measuring a sapling
measuring a sapling

We talked about a tree quite a bit this year…a big tree, a living tree, just a kids’ tree?  I was thinking a big living tree that we could have outside with lights and be able to plant in the yard and watch it grow year after year.  My daughter, being 3 doesn’t remember much about the previous years of trees (or the holidays for that matter) so she thought planting a tree sounded good.  However when my son realized this would be no ornaments on the big tree he was dissappointed.  He really enjoys unwrapping the ornaments every year.  And I must admit, I would miss this ritual too. 

We do not have a stylized or as I say “Pottery Barn” tree.  A few years ago I was taken back by friends who had an amazing tree of all silver matching ornaments.  It was beautiful, but there was no story or history.  Ours would not be in a magazine or catalog.  By this I mean our ornaments are a hodgepodge.  When I was little my mom always put individual little trees in my sister and my bedrooms.  Each year we would carefully select a new ornament and add it to our collection.  The collection is quite eclectic (although I chose many mini wooden angels) and international (ornaments made from all over the world vs. today’s all made in China).  These ornaments now hang on the big family tree, as well as some of them were handed down to my kids for their own trees.  Hoping they too will enjoy collecting.  This makes some of the ornaments 30 – 40 plus years old.  There are even a few my grandmother beaded from the 1950’s.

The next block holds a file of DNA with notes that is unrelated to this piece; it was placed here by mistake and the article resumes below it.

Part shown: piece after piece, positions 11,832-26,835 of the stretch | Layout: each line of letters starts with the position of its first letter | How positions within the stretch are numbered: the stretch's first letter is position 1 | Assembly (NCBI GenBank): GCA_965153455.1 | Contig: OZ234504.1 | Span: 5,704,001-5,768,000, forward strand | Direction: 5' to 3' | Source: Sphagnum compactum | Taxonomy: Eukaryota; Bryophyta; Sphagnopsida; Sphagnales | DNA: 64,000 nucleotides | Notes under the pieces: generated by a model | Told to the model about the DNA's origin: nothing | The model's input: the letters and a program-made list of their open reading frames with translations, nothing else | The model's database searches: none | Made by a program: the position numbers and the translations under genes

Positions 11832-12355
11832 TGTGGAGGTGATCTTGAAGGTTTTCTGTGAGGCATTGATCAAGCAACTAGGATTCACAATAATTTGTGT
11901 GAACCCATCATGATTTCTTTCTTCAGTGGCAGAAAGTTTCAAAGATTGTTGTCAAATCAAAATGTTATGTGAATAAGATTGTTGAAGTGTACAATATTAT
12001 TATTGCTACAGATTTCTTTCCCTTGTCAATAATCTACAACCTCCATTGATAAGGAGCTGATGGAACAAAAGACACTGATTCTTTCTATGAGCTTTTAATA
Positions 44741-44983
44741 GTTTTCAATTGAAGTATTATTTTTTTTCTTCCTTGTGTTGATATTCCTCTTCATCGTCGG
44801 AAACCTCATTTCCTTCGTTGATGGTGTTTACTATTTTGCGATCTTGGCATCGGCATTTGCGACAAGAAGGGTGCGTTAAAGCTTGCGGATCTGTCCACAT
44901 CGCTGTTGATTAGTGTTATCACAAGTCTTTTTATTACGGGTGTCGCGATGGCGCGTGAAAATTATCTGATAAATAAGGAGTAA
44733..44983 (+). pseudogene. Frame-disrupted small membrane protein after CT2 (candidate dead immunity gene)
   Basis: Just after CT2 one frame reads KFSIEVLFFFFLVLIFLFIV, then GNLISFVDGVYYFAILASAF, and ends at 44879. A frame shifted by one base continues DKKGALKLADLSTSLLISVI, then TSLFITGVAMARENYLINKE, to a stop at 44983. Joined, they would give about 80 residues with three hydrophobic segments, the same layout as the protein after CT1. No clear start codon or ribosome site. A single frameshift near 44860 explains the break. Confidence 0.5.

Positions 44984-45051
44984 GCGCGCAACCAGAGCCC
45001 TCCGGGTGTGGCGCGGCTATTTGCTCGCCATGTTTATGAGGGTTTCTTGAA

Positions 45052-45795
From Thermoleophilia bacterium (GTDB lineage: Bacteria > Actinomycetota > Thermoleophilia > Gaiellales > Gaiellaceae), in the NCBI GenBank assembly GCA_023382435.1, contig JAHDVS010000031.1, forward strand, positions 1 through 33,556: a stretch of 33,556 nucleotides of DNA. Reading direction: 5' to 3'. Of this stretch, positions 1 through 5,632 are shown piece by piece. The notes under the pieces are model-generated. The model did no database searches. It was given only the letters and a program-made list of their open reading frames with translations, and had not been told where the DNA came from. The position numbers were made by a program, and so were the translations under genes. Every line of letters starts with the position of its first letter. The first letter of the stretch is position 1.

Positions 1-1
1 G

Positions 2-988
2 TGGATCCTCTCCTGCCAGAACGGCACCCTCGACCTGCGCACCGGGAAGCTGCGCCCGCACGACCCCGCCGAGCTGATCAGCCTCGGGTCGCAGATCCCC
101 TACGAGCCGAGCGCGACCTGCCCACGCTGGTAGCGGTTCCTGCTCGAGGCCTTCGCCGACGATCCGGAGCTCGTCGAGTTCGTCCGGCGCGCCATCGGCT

This year we decided to go to a sustainable Christmas tree farm in Petaluma and cut our own.  My husband grew up in the mountains where you’d always cut your own (no lot or farm needed).  However we’d always gone to the local school or tree lot.  I like the idea of cutting one tree and knowing another will be planted.  I’m also hoping it’s going to last and not turn brown too quickly.

Our family had a great time on our tree outing …hiding in the trees, measuring up the perfect tree, seeing farm animals, visiting Santa, collecting “tree cookies”, using a saw, etc…  I must admit though I had to remind myself that more trees would be planted.  I heard a dad comically yell “Timber” at the top of his lungs and thought of the truffala trees.  If you have little ones you know about the Dr. Suess book entitled “The Lorax“.  When seeing the stumps of the pine trees, I kept thinking of the poor Truffala trees which were hacked down to make thneeds (which of course nobody needs).  But I kept telling myself this was different.  True, no one needs a Christmas tree.  But they bring great joy and memories to children and adults alike.  Plus these would be recycled (make into mulch) and new seeds planted in their place.